Going for Glass Repair Gold
While it’s ideal to keep as many services in-house as possible, it’s not always possible—or the best use of time and resources.
Since joining Tom Bush Collision Center in Jacksonville, Fla., six-and-a-half years ago, DeWayne White has moved many processes—like paintless dent repair, window tinting and wheel alignment—in-house. While moving these profit centers into the shop can help increase internal annual revenue, White has learned that his shop is not well-equipped for in-house glass repair. Instead, the collision repair center has a vendor come to the shop to do glass repair, a system that is beneficial for both parties.
White’s system seemed to be working. After his first year at Tom Bush Collision Center in Jacksonville, Fla., White increased revenue from about $240,000–$380,000 per month. However, he felt that the glass repair vendor he had been using was not the most efficient. After re-evaluating his choice, White found the perfect fit for his glass repair vendor.
Today, the 50,000-square-foot shop produces more than $500,000 in revenue per month and White manages to work with an outside glass repair vendor while juggling additional services coming from the collision repair center.
The Tom Bush Collision Center has always subletted its glass repair work, White says. He says the shop sublets its glass repair work because there has never been enough work to bring on an extra person or add to someone else’s responsibilities. And, his team has only replaced roughly 12 windshields that needed to be recalibrated, he says.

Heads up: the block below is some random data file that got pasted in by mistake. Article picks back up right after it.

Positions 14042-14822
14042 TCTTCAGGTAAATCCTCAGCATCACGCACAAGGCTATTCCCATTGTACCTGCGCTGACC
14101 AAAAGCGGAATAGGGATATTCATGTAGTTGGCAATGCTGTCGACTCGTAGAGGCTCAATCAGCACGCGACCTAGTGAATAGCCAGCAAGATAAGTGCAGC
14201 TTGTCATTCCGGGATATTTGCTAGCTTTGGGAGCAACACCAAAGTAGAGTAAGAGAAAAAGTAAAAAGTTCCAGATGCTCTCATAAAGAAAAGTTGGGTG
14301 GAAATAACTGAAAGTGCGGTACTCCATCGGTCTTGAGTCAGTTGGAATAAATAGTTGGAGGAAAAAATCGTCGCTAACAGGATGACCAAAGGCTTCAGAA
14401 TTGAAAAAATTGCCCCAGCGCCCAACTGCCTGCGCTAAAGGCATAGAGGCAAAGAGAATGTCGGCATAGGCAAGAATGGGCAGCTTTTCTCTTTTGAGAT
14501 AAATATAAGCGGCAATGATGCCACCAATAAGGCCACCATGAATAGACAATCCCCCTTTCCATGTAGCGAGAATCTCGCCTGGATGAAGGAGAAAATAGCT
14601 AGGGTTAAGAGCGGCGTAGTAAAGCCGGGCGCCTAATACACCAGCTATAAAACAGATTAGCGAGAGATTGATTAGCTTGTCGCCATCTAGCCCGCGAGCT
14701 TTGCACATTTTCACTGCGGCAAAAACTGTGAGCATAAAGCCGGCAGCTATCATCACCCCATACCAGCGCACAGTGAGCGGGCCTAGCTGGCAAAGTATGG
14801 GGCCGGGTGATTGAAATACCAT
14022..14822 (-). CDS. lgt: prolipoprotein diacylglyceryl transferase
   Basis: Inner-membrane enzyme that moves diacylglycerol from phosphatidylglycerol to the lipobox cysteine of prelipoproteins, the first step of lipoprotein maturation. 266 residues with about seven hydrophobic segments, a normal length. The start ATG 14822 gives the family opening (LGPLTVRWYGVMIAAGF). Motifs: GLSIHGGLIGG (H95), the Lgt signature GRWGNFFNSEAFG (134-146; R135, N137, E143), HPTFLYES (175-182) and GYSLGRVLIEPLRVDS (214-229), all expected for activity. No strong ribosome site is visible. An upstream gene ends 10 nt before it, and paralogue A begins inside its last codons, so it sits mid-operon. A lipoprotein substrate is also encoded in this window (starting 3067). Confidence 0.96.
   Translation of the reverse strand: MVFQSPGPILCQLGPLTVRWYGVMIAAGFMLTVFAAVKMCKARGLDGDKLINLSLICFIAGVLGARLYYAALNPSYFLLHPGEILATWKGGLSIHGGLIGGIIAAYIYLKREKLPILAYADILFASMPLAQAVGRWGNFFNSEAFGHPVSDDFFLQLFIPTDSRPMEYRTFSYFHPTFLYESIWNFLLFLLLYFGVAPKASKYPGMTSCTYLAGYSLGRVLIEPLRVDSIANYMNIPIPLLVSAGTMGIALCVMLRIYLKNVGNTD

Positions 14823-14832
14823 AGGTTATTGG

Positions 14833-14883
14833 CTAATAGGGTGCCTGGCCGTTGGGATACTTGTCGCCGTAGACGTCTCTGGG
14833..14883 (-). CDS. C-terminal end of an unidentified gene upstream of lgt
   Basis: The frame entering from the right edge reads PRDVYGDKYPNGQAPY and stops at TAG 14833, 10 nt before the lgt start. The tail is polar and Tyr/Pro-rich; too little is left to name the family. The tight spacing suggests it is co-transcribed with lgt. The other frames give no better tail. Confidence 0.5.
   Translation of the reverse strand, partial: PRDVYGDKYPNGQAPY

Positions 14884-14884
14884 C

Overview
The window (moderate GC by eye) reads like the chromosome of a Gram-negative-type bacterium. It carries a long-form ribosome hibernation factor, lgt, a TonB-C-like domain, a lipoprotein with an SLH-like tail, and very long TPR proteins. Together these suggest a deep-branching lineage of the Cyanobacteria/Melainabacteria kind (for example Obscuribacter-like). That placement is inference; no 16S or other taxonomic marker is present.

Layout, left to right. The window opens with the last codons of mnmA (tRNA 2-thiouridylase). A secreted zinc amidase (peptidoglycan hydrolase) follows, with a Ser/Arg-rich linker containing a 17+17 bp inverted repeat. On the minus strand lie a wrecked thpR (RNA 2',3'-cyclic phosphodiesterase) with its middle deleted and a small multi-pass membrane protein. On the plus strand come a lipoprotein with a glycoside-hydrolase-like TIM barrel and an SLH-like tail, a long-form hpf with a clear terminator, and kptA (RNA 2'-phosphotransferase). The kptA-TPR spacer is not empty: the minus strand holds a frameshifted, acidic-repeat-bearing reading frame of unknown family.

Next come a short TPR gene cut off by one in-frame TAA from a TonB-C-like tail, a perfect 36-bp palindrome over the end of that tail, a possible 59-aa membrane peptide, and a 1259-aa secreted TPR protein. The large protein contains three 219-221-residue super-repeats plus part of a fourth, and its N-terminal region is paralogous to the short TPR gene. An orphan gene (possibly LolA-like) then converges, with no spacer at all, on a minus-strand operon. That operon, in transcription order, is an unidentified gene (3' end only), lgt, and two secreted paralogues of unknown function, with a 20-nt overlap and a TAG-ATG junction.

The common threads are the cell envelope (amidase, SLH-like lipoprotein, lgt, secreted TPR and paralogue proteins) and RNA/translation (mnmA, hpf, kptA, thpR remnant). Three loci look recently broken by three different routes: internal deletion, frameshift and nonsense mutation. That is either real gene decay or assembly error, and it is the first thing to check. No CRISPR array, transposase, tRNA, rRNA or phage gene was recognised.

The first company that the center worked with was a smaller company that produced quality and great work, he says. But, White did see an issue in one area of the process.
During times when the shop received urgent repairs, White started to run into an issue with the glass vendor company. The company only had one truck to visit all of its clients, so it couldn’t quickly modify its route to make a stop at White’s shop or send out another glass repair technician. So, not only did White have to wait longer for the repair, but the glass repair company also risked losing one of its other body shop clients if it prioritized White’s shop.
Ultimately, White decided to switch vendors rather than bring the process in-house. He wanted a high quality of work in the repair and since glass repair is difficult, he didn’t want to send someone out to training for them to not meet the standard he expected.
The new process involved a few steps, he says, in order to ensure that when he switched vendors, other aspects of the dealership would not be impacted.
To find another glass repair vendor, White started Googling other companies in the area. Then, he sat down and formed some questions, like asking about redos for the repair and if the company ever had other issues with redoing the work, that he wanted answered before signing an agreement with the new company.
One question that White needed to know was, “How many trucks can service my facility in a day?” The new vendor said it had a total of nine trucks on the road, with three available to service his facility.